Food & Beverage New Product Launch

Nielsen 12 Steps Consumer Adoption

New Product Launch in the food and beverage sector is one of the least understood strategic elements in getting your product on the shelf and then on to the consumer's plate.

Food entrepreneurs starting a food business or for those who are running a food business can spend precious marketing dollars only to find they are having difficulty getting into retailers and on to the consumer's plate or worse, staying in business.

The success rate for new product launches is really bad somewhere around 10% according to NielsenWire. Nielsen is the research giant that takes the information from the supermarket scanner register, scoops it up, cleans up the data and turns it into valuable information used by supermarkets and food and beverage brands across the US.

Nielsen came up with different New Product Launch process, 12 Key Steps to Consumer Adoption. I like "steps to..." help since food entrepreneurs need easy to execute programs to compete - I don't have to tell you how tough the food and beverage sector is in the supermarket.

I work with hundreds of food entrepreneurs and see far too many failed new product launches. The Nielsen steps are a great way for food entrepreneurs to get on the consumer's plate. This article focuses on step 1 because success depends on the effectiveness of this step:

Have a Distinct Proposition For Your Food

It takes more than a great tasting product to pitch the supermarket buyer and then get the supermarket customer to try your product and to buy it again.

That means your product must be positioned as truly different and tasting better is not enough. I outline 5 Steps to Positioning Food and Beverage Products which will help you determine if your product is really different.

Ask yourself if people REALLY want your product? It must be something that people will actually want, and you have to separate your emotional investment in your food or beverage product to really answer that question.

Today's consumer is stretched to the limit with their food budgets and affordability is a major factor in today's supermarket shopping trip. It does not matter if your product has great value... if the consumer says "I can't afford it," then you are done! The Fancy Food Show highlights far too many "me too" products. Do we really need another barbecue sauce, unsweetened tea, chocolate or another olive oil?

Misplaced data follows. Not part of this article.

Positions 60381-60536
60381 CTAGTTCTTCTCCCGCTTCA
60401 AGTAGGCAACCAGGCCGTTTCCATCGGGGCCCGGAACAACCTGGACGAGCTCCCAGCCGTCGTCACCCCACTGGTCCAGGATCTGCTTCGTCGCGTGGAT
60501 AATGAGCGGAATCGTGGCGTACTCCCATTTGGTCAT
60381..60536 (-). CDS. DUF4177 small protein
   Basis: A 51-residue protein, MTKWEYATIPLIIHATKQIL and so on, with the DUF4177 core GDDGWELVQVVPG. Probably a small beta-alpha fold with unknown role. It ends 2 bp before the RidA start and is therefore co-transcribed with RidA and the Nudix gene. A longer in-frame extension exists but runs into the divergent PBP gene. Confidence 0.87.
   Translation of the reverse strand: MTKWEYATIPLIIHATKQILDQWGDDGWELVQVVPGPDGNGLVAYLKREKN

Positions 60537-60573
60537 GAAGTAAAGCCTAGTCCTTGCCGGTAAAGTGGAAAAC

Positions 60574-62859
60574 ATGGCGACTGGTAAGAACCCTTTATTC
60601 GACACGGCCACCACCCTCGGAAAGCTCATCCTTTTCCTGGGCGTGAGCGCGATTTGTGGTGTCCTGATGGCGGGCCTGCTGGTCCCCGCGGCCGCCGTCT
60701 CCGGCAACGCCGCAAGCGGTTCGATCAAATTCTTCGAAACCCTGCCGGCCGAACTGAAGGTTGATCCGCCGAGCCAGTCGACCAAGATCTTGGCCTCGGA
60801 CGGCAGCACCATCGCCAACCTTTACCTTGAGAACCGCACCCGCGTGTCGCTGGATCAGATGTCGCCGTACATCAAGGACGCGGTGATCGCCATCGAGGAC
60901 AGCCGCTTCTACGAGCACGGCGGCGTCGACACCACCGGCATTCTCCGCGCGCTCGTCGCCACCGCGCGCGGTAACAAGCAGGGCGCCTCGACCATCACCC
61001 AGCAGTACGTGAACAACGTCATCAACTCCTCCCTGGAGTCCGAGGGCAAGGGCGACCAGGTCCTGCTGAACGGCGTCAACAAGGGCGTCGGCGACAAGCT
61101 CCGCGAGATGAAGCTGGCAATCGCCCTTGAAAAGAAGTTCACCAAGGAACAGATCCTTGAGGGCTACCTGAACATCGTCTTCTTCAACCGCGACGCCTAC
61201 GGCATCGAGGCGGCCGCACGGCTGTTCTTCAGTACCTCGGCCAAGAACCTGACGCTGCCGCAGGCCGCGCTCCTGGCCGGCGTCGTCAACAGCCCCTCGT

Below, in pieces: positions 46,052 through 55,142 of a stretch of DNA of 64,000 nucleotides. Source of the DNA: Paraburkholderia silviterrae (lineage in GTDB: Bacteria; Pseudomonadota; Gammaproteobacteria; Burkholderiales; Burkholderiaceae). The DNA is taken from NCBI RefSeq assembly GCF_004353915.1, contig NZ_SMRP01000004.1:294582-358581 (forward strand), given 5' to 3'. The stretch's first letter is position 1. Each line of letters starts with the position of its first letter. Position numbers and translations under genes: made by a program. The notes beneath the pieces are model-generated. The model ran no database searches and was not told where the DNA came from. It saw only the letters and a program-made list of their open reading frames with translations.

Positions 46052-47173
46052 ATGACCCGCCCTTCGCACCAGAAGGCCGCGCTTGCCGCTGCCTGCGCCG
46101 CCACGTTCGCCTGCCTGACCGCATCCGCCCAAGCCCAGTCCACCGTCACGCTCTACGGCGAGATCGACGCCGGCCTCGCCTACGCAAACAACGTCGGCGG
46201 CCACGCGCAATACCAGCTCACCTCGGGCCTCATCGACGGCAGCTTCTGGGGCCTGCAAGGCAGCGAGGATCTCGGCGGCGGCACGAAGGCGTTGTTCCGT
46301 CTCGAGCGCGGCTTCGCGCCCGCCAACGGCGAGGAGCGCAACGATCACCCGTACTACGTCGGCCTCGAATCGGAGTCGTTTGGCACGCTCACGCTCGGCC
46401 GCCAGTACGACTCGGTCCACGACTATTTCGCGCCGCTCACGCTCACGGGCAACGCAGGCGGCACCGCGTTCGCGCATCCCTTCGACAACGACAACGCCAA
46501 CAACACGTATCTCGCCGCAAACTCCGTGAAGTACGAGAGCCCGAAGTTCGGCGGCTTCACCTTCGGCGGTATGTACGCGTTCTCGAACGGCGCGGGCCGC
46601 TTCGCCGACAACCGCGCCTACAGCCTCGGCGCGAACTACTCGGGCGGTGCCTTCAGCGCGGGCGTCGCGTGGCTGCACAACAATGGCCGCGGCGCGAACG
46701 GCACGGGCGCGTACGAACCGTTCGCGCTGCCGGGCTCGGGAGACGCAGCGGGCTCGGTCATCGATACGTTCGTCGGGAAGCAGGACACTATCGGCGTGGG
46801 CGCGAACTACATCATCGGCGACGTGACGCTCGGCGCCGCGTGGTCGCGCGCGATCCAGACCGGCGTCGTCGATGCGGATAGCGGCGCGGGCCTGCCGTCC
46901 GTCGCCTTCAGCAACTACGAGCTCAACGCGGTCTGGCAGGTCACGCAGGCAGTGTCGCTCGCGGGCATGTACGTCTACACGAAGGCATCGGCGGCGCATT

Sometimes Branding Can Be the Distinct Proposition

There's a reason why the "me too" products can thrive despite the many private label store brands of foods that aren't so different and maybe even cost less for the same ingredients. The answer is branding.

Build a brand that speaks to your consumer, and your image and packaging may be the distinct proposition that leads to your success. What was so different about Late July snack chips from the other chips out there? The brand thrived and ultimately was acquired. 

Tips for Helping Entrepreneurs Start a Food Business

A brand of carrot cake once contacted me for some new product launch help. So you might say who needs another carrot cake? Well, yes, but they were not communicating their difference to consumers and the supermarket buyer.

They were not just another carrot cake; they were authentic southern style carrot cake! That difference allows them to credibly pitch the supermarket buyer that the buyer does not have a product like this and therefore the supermarket has an opportunity to bring NEW... repeat NEW customers into the bakery department.

Can you see the difference between saying "we make carrot cake" and saying "we are an authentic southern style line of gluten-free and all natural cakes and cupcakes that have that homemade look and taste." Which one would you buy?

Finally, ask yourself what your product's value to the consumer AND to the supermarket buyer is? It is where you determine if your product occupies a distinct niche in the food or beverage category you are competing within.

Updated by Susie Wyshak, October 2015